Danah Boyd develops the pivotal notion of “networked publics” that is to some extent complementary to our analysis of the networked construction of identity within a “context of communication”, that is an informational space structured by the tension between trust and privacy. “Networks publics are publics that are restructured by networked technologies. As such, they are simultaneously (1) the space constructed through networked technologies and (2) the imagined collective that emerges as a result of the intersection of people, technology, and practice” [36]. The idea that networked publics are both a space and an imagined collective is very perspicuous and interesting: it explains the complex dynamics according to which the networked affordances of the architecture of a particular environment enables people to develop an image of themselves that is projected, understood and evaluated within the space constructed – in informational terms – by the interactions among users. Danah Boyd explains well how this dynamics is structured: “Networks publics' affordances do not dictate participants' behavior, but they do configure the environment in a way that shapes participants' engagement. In essence, the architecture of a particular environment matters and the architecture of networked publics is shaped by their affordances” [36].

Danah Boyd is very clear in her analysis and we will take advantage of her analysis of the networked affordances of social networks sites that easily apply to the case of Facebook. However, we would like to briefly bring up a point that seems of great interest, even if it will be impossible to deal with it in full here. Networked affordances enable but “do not dictate participants' behaviors”. This explains why participants can behave in a certain way in some specific environments but does not actually explain why they do behave in such way. The easiest way to deal with it would be to state that technological affordances let humans be free whether or not to endorse the possibilities they afford. In this perspective, the relation between technological affordances and actual behaviors would be only a probabilistic one. Even if we subscribe the idea that this relation is a non-deterministic one, we believe that people–knowingly or unknowingly–endorse possibilities enabled by technological affordances, when such endorsement gives them new “powers” [24], which are connected with their own desires. In the case of social networks, notably young people are given the possibility (and therefore the power) to co-construct, in informational terms, a meaningful “context of communication”, where their narrative identities can be formed, enacted and evaluated, even if this informational context can easily collide with the different empirical contexts that people belong in real life and are also represented online: this collision is a direct expression of the informational tension that exists between trust and privacy. Such informational dimension is clearly grasped by Danah Boyd when she underlines that “the properties of bits regulate the structure of networked publics, which, in turn introduces new possible practices and shapes the interactions that take place” [36].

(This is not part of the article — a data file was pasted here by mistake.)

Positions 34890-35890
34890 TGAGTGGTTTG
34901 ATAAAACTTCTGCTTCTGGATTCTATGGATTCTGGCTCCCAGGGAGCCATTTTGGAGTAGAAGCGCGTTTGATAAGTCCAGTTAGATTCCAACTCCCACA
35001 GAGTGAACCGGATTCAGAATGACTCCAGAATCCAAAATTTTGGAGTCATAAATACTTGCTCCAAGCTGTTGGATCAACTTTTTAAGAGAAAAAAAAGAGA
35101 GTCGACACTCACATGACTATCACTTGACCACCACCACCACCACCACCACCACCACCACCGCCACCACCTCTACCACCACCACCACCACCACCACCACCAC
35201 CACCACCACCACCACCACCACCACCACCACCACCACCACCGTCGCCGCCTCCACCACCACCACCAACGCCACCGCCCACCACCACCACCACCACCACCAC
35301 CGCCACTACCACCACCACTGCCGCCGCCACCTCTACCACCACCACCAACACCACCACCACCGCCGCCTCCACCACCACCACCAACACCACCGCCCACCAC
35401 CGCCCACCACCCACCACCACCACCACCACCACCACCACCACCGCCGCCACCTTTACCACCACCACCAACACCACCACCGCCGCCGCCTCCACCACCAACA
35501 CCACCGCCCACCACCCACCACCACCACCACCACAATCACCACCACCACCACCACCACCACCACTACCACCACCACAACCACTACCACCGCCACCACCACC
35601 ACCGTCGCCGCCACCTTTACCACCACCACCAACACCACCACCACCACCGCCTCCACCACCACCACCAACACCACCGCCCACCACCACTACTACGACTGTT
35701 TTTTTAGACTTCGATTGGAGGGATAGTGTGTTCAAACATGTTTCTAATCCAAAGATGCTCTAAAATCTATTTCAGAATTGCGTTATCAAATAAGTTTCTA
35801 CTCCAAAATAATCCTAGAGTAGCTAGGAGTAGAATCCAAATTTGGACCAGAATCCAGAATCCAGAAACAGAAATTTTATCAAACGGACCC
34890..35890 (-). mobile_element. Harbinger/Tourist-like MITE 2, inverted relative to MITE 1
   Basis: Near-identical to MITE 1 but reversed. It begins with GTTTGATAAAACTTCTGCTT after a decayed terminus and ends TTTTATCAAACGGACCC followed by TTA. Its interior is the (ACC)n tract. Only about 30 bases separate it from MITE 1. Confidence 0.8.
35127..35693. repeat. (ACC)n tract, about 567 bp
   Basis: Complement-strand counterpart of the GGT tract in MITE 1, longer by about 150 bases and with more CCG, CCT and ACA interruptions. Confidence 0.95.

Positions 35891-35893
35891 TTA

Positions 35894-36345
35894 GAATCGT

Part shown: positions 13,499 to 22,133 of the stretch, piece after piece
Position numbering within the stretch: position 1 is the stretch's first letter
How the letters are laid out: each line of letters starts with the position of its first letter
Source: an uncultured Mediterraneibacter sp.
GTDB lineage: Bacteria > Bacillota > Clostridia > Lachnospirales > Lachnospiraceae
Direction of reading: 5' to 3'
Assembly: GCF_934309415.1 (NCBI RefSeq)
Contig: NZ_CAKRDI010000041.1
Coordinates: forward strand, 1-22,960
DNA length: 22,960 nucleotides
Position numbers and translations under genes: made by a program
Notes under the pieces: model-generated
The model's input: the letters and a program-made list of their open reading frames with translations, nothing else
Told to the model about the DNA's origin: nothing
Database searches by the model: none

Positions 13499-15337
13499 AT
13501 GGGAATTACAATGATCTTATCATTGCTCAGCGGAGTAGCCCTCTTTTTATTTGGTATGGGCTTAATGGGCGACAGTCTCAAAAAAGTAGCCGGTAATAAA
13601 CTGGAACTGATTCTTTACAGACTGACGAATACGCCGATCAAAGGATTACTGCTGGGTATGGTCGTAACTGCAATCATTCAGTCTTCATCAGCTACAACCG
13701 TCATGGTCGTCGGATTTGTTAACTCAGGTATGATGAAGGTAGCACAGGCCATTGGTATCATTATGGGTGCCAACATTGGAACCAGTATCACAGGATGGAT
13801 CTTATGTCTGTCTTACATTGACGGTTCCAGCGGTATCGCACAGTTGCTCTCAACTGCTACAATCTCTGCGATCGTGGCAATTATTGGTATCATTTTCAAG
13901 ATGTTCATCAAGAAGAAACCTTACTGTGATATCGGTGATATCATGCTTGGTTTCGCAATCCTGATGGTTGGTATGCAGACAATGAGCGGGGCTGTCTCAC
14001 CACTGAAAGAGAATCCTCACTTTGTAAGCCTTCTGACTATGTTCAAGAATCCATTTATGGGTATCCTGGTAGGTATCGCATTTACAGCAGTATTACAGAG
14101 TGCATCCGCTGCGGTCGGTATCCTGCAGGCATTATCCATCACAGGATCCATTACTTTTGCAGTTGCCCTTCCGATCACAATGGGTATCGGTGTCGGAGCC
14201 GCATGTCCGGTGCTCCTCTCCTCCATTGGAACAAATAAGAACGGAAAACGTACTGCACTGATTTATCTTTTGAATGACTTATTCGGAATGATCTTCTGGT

Having in mind our general remark on the point, it is useful to see what are, according to Danah Boyle, the features of social networks sites that function as technological affordances. There are four such features: “profiles, Friends lists, public commenting tools, and stream-based updates” [36]. Let us briefly summarize what Danah Boyle says for each of those features, in order to connect them to our previous analysis: